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Saudi Arabia And Russia Look To Expand Space Cooperation, Including Use Of KSA As Possible Satellite Launch Location

Russian President Vladimir Putin with Saudi Arabia’s King Salman in Riyadh [Reuters]
Russian President Vladimir Putin’s visit to Saudi Arabia on 13-15 October 2019 has put space cooperation between the two countries back in the spotlight following the landmark Saudi-Russian space cooperation agreement signed in October 2017.

The visit to Riyadh by President Putin has revealed several interesting space projects believed to be under discussion between Saudi Arabia and Russia, to include a Russian proposal to train and launch a Saudi astronaut to the International Space Station (ISS) and even a proposal to launch satellites from Saudi Arabia using Russian launch capabilities.

The Russian proposal to train and launch a Saudi astronaut to the ISS has been a subject of discussion for some time now, and will likely follow the same terms and conditions as the Russian training and launch of the UAE’s first astronaut, Hazza Al Mansoori, who recently completed his mission to the ISS. Russia is also understood to be in discussions with Bahrain regarding its proposal to train and launch a Bahraini astronaut to the ISS.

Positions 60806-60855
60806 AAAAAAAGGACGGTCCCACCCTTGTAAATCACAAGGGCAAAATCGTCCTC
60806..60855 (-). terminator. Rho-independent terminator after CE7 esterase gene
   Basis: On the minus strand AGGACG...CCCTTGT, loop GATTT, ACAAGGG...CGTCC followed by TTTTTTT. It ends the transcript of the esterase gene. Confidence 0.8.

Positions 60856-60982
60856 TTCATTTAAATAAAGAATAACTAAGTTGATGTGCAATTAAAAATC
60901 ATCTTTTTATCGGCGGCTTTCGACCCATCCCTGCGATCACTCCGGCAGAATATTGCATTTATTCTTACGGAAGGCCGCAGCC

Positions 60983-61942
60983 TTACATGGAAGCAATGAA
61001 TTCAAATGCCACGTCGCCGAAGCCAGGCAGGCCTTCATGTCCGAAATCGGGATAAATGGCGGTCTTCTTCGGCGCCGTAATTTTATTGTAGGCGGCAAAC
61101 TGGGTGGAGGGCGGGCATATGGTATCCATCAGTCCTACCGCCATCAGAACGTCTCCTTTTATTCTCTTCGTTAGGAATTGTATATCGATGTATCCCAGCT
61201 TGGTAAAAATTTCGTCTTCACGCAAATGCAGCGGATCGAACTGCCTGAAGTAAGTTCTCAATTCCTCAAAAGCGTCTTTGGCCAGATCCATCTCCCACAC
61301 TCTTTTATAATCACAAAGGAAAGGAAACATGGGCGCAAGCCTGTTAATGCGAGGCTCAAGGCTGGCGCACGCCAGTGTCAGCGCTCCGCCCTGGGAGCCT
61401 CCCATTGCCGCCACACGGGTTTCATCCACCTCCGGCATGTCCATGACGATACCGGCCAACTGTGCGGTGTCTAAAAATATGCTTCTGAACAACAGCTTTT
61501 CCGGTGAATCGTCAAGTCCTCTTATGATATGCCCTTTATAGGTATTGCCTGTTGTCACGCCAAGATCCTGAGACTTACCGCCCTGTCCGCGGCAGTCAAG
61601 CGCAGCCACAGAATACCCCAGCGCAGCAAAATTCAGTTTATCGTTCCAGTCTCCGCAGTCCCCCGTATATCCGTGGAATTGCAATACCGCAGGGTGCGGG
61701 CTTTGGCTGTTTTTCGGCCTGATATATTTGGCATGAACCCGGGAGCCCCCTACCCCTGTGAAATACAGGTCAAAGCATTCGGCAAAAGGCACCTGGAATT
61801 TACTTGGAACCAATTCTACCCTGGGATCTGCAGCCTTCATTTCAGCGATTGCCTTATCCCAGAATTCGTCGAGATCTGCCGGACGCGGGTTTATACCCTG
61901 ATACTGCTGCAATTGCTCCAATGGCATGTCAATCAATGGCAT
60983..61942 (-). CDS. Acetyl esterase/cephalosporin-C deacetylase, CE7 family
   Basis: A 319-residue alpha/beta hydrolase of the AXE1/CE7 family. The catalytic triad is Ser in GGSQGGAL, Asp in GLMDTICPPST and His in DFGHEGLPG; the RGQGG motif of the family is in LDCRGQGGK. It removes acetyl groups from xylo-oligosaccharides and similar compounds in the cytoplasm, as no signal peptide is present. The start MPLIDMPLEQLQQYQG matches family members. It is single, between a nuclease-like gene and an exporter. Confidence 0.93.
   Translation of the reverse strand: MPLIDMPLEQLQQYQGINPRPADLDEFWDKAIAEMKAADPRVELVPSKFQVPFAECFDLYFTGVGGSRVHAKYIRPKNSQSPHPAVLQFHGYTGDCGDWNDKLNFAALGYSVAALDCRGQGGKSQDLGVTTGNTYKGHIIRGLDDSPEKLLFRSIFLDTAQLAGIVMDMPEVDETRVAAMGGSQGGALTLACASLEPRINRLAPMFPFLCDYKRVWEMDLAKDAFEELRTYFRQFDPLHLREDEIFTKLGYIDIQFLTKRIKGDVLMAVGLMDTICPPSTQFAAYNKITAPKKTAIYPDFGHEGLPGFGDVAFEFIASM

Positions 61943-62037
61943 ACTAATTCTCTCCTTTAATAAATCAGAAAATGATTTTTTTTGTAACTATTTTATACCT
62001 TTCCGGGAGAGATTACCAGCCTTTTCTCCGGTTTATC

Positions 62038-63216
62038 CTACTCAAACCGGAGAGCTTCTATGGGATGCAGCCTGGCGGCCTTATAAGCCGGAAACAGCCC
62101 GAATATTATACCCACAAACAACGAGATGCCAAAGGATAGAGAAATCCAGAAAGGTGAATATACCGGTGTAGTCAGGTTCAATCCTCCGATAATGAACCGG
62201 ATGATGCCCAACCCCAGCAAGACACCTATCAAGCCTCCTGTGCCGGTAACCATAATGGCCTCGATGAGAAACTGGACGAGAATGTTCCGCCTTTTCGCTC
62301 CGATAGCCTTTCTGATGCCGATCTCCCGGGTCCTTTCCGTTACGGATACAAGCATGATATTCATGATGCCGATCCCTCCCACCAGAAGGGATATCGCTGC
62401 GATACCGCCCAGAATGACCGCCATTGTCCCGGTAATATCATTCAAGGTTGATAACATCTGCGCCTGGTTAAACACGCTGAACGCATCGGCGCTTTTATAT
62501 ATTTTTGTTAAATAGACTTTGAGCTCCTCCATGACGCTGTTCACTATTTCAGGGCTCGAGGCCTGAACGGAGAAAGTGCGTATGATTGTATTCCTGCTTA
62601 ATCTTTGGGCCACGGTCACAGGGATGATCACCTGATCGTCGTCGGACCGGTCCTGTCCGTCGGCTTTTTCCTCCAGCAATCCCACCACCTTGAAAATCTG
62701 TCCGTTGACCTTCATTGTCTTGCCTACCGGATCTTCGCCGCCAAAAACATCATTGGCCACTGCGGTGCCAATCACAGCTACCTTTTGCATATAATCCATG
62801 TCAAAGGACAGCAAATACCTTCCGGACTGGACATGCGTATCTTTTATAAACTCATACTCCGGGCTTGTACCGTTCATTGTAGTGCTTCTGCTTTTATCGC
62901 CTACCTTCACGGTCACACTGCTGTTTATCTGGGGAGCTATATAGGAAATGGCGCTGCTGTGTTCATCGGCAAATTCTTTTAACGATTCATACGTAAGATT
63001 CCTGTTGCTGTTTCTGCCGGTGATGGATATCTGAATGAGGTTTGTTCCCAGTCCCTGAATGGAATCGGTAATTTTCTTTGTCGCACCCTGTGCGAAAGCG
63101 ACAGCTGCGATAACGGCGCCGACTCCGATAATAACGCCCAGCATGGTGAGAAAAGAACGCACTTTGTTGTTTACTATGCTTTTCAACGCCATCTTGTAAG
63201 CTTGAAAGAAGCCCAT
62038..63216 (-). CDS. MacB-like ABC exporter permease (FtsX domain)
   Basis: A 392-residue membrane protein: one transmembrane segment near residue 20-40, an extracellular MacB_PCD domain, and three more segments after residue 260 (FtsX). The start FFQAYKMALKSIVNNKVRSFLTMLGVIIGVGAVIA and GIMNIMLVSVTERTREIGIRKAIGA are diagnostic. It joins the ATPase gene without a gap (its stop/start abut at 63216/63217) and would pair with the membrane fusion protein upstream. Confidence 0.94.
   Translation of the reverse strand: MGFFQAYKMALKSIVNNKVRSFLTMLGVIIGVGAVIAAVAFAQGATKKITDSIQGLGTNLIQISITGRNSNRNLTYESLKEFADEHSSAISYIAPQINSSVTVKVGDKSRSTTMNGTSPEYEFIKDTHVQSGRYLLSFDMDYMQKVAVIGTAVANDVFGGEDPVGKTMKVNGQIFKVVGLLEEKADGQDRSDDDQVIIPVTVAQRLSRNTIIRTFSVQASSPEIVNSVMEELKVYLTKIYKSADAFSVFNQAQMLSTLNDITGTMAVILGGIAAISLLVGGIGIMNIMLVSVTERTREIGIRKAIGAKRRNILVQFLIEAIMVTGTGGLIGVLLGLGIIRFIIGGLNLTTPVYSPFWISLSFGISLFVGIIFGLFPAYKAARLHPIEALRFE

According to Russian and Saudi press reporting, Russia is also understood to have proposed to the Saudis a satellite launch project from Saudi territory. Kirill Dmitriev, head of the Russian Direct Investment Fund (RDIF), told Russian reporters that the Russian proposal could result in an “exciting project to launch a satellite from Saudi Arabia into orbit using interesting Russian technologies.” What those ‘interesting’ Russian technologies might be is as yet unclear, but Dmitriev’s comment could be a reference to Russian air launch capabilities.

The visit by President Putin to Saudi Arabia also highlighted a Russian proposal to place an optical telescope on Saudi territory as part of Russia’s space situational awareness (SSA) network known as the Space Surveillance System (SSS).

Saudi Arabia and Russia agreed in 2017 to cooperate on joint space exploration projects, satellite technology, and increased Saudi use of Russia’s GLONASS global navigation satellite system (GNSS).

With Russian strategic influence in the Middle East at its highest since Soviet times, President Putin is pressing his perceived advantage in the region as the strategic role of the United States is seen to be diminished and in disarray. While it is very unlikely that Russia will displace the U.S. as Saudi Arabia’s technology provider of choice, Riyadh and other Gulf Cooperation Council (GCC) capitals are keen to deepen their ties with Moscow as a hedging strategy against further U.S. withdrawals from the region, as well as to acquire transfers of key technologies.

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